It’s as if your narcissistic mother has been elected president. Your version of reality is wrong. History’s version of reality is wrong. Science’s version of reality is wrong. Facts are infuriating. The whole world is being gaslighted. The National Park Service is the black sheep in the family.
“I’m a really very intelligent person.” Credit where credit is due, Mr. President—that’s my mother’s line, often spoken when I challenged her alternate reality. She also told me, “You’re too sensitive” or “You have a very vivid imagination”, “precious snowflake” in the current political parlance.
Triggered, anyone? To go “No Contact” from society would be socially irresponsible. How do we protect our joy?
I awoke yesterday to my house creaking and shuddering in the wind. My first thought of the day:
Seriously. I thought, “How would I know?” And you know, there’s some humor in that. And there was humor in my friend, Adam, who lives in my general region, posting links beneath the same post on Facebook to NUKE MAP, an online map for calculating the effects of a nuclear detonation and replying, “It IS a little warmer out today but (phew) we still have Internet.”
In his post, “Why are you laughing?” Theologian Randal Rauser reflects on gallows humor. “The really interesting question is whether it is ever ethically permissible and if so what is it that makes it ethically permissible.” Can we laugh when refugees have admission to the United States rescinded while 30,000 feet in the air on their way here? Can we laugh when 20 million people may lose their health insurance? And if they do, many of them will die as a result? Can we laugh when the First Amendment is under threat?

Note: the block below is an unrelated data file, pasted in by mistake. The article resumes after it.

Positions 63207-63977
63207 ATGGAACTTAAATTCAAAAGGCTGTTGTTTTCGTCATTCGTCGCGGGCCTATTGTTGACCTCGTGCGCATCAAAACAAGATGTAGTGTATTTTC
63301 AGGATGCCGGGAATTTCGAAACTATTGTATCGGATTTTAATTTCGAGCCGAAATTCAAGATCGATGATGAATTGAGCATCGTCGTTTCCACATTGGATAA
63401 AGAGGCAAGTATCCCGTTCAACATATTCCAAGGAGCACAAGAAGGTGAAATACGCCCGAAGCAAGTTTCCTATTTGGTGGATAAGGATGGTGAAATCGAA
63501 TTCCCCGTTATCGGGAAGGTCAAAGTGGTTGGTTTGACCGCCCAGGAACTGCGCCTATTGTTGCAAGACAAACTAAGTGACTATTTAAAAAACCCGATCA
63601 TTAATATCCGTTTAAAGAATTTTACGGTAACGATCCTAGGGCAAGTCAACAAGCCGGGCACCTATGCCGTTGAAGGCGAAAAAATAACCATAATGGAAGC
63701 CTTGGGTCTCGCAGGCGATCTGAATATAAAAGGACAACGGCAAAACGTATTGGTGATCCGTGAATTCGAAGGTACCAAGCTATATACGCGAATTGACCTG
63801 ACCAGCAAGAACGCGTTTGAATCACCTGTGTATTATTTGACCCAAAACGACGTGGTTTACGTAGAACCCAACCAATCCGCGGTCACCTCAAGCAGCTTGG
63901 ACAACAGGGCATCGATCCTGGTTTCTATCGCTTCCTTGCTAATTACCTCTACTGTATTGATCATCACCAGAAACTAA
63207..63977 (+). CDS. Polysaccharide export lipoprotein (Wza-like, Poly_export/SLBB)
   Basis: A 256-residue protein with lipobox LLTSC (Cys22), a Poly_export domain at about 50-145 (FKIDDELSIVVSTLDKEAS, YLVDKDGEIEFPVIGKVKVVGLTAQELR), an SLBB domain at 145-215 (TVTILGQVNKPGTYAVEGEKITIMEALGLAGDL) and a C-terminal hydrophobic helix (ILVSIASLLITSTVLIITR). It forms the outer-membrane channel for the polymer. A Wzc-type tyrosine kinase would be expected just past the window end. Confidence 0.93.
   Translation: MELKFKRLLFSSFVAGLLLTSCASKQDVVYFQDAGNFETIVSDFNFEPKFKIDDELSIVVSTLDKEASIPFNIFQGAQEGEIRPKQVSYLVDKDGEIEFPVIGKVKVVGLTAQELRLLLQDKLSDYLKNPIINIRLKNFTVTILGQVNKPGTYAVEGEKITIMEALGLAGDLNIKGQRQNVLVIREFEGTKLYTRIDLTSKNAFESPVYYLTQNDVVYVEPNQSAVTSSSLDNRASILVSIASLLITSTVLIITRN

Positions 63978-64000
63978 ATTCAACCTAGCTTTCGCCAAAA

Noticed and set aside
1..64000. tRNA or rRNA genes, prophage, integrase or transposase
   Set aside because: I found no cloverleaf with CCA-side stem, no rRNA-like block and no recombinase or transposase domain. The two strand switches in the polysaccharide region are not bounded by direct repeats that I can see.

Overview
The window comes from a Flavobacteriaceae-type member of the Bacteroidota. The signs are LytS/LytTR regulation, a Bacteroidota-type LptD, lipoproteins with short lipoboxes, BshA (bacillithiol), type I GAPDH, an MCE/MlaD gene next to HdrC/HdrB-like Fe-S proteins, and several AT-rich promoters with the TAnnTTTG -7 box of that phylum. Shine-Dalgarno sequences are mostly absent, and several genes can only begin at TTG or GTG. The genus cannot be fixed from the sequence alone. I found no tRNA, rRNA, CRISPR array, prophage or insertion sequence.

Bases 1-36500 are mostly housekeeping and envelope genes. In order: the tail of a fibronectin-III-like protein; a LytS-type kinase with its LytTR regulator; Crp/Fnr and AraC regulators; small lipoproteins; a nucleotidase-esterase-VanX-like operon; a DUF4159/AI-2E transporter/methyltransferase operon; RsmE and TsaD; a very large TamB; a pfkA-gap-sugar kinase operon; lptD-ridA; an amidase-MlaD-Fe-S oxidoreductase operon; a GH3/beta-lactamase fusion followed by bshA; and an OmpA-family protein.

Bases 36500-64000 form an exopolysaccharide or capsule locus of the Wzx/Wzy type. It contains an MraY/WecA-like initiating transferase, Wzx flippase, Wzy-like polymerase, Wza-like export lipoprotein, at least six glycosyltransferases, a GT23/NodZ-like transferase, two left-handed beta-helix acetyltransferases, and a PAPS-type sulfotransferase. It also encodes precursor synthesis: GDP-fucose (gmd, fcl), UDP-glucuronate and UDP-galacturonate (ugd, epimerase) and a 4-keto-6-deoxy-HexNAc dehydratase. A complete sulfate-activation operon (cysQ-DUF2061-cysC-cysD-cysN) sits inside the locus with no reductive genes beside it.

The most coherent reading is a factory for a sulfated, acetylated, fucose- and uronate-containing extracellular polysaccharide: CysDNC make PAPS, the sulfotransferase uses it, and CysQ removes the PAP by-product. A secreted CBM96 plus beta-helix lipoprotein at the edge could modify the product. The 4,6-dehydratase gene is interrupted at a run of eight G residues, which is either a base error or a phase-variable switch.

Wikipedia defines “Gallows humor” as “witticism in the face of – and in response to – a hopeless situation. It arises from stressful, traumatic, or life-threatening situations, often in circumstances such that death is perceived as impending and unavoidable.”
Rauser says we must consider the context of dark humor, i.e., “the persons making the joke, the persons laughing at it, and the social function that it might have. In other words, what is the social utility of the joke?” The social utility of laughter is keeping our wits about us, resisting the immobilizing power of despair, and enjoying the very life and privileges that are under threat.
Laugh. Laughter is immeasurable.
Be joyful though you have considered all the facts. -Wendell Berry
Stay with the facts. Call your senators and representatives. March. Vote. Protect the persecuted. Protect your brain in a post-fact world. Take breaks from social media. And keep laughing.